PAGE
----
Numerous news organizations are reporting that BART police files have been hacked and posted onto the dark web, including allegations of child abuse against officers, and perhaps your information if you’ve ever been cited by BART Police for a crime.
BART police officers may be especially on edge these days, in light of a Tuesday report from NBC News that a hacker group has apparently ransomwared BART’s internal systems and leaked an "enormous trove of sensitive files" onto the dark web. NBC News has reviewed the hacked and leaked information, and estimates that there are 120,000 internal BART files out there, apparently mostly Human Resources department-type files, "including specific allegations of child abuse" according to that organization.
The Bay Area News Group has some follow-up reporting that an established, well-known ransomware group Vice Society is taking credit for the hack. That particular hacker group is known for hacking hospitals, schools, and various other public agencies, hoping to exchange the hacked data for ransom payments.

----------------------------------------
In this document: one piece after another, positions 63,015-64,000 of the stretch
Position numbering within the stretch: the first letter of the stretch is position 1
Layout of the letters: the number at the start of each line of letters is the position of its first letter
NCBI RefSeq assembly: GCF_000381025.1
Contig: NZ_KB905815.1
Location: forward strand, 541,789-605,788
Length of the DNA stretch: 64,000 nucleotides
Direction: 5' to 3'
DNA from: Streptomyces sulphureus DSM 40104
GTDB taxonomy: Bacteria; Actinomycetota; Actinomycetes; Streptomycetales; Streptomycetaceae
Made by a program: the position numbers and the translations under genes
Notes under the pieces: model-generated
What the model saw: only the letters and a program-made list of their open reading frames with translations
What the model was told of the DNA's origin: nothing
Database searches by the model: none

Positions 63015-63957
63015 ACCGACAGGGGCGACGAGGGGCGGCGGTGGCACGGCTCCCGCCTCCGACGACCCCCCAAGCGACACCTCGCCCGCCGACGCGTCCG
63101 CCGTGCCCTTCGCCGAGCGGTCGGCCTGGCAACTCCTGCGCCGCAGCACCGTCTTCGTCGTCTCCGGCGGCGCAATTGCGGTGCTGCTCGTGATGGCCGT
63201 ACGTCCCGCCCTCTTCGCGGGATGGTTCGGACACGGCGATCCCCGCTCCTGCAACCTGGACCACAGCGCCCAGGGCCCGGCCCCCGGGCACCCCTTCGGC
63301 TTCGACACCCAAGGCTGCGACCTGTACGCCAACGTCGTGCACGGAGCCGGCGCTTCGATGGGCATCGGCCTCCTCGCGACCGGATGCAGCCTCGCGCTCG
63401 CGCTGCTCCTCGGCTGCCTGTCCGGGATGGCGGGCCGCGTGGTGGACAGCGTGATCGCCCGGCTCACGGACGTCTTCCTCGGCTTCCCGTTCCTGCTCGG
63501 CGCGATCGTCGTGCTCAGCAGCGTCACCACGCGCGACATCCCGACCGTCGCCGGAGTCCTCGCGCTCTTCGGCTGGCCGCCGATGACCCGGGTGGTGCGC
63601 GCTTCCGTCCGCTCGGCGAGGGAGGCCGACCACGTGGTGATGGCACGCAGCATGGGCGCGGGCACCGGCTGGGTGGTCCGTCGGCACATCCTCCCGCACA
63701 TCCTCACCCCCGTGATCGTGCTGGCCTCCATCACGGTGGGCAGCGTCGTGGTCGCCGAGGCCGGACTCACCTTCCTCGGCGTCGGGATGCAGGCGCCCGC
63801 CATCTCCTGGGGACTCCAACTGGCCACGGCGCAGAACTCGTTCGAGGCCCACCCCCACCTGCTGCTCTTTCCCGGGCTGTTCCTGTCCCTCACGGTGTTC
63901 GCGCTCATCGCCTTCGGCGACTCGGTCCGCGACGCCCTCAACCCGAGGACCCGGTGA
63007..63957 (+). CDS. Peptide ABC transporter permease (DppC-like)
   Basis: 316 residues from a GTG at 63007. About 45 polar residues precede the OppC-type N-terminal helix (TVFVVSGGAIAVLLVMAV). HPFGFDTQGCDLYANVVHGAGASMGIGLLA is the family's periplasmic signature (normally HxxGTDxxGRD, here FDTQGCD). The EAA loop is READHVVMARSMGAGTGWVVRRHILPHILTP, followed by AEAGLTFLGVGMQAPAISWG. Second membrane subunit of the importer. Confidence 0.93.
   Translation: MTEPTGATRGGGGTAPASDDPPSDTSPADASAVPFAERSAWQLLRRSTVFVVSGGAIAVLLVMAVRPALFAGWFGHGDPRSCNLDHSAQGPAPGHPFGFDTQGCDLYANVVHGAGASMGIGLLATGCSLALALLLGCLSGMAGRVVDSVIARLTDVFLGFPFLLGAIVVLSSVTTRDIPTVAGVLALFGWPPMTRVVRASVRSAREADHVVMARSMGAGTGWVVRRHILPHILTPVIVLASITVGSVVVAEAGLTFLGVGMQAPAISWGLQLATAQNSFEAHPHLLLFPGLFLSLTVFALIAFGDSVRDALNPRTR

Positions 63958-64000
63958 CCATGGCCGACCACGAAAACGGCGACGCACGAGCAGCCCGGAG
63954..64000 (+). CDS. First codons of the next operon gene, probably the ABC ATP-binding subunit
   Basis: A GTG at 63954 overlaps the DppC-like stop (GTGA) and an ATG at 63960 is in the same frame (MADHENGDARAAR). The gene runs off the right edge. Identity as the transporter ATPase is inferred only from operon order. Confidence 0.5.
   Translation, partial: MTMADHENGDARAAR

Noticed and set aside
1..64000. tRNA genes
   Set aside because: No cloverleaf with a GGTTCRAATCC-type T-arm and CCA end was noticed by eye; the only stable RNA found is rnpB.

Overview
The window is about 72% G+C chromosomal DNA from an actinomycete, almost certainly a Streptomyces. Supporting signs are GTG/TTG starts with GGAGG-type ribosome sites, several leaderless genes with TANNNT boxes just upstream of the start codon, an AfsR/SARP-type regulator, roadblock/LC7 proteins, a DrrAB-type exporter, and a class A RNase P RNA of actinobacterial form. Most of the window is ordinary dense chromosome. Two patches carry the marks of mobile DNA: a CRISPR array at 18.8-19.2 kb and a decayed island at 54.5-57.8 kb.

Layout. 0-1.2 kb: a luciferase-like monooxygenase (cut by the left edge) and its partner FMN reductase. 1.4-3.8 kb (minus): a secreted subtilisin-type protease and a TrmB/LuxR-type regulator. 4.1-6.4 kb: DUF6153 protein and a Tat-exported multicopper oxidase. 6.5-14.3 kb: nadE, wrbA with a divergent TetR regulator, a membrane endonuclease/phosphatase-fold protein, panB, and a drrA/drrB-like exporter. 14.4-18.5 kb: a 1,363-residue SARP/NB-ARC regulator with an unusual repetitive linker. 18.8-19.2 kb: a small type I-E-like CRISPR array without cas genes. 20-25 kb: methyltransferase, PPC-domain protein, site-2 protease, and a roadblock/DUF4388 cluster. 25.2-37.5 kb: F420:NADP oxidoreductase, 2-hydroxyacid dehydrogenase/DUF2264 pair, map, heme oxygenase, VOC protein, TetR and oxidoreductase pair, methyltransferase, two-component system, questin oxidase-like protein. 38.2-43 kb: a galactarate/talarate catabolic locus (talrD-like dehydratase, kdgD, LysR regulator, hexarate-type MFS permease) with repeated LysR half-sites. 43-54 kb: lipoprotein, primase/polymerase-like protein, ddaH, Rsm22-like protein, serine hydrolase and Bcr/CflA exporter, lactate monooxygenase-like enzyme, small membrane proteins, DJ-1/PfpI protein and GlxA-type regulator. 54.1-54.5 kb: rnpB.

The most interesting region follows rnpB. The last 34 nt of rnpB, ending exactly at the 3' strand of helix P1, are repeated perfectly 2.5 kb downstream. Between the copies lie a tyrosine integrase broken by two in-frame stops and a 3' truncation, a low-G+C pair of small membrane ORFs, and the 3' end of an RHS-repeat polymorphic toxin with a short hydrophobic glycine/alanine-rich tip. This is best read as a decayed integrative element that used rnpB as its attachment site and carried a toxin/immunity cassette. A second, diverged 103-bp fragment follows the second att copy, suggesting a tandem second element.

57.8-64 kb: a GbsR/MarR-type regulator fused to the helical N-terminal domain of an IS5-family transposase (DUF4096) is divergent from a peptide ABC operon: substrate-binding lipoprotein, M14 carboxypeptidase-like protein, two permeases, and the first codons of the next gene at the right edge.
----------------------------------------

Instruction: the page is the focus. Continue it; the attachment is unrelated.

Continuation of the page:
BART insists that ridership will not be affected by the hack, though in doing so, they seem to acknowledge that yes this hack did happen. “To be clear, no BART services or internal business systems have been impacted,” BART spokesperson Alicia Trost told the Bay Area News Group. “As with other government agencies, we are taking all necessary precautions to respond.”
Cybersecurity experts tell NBC News that the fact these files are now online strongly indicates that BART refused to pay the ransom.
At first glance, this does not sound as bad as the 2011 BART Police Officers Association hack by an Anonymous-affiliated hacker (though SFist has not reviewed the hacked data). That 2011 hack released more than 100 officers’ email addresses, passwords and personal data.
But if you’ve ever been cited by BART police for a crime, then yes, there is a chance that information is among the leaked data.
More salaciously, according to NBC News, “At least six scanned, unredacted reports detailing suspected child abuse are among the files. Those reports state the name and birthdates of endangered children, and in some cases give descriptions of an adult and the alleged abuse.”
There are apparently also mental health records for officers referred for mental health evaluations among the data, names and driver’s license numbers of BART contractors, and hiring documents for BART police applicants.
And once this information is on the dark web, the toothpaste is effectively out of the tube. “It’s often the case that other people scrape the data,” cybersecurity analyst Brett Callow tells the Bay Area News Group. “Once the data is posted on these sites there is no way of knowing where it will end up or what other people may do with it.”
Image: BART Police Department via Facebook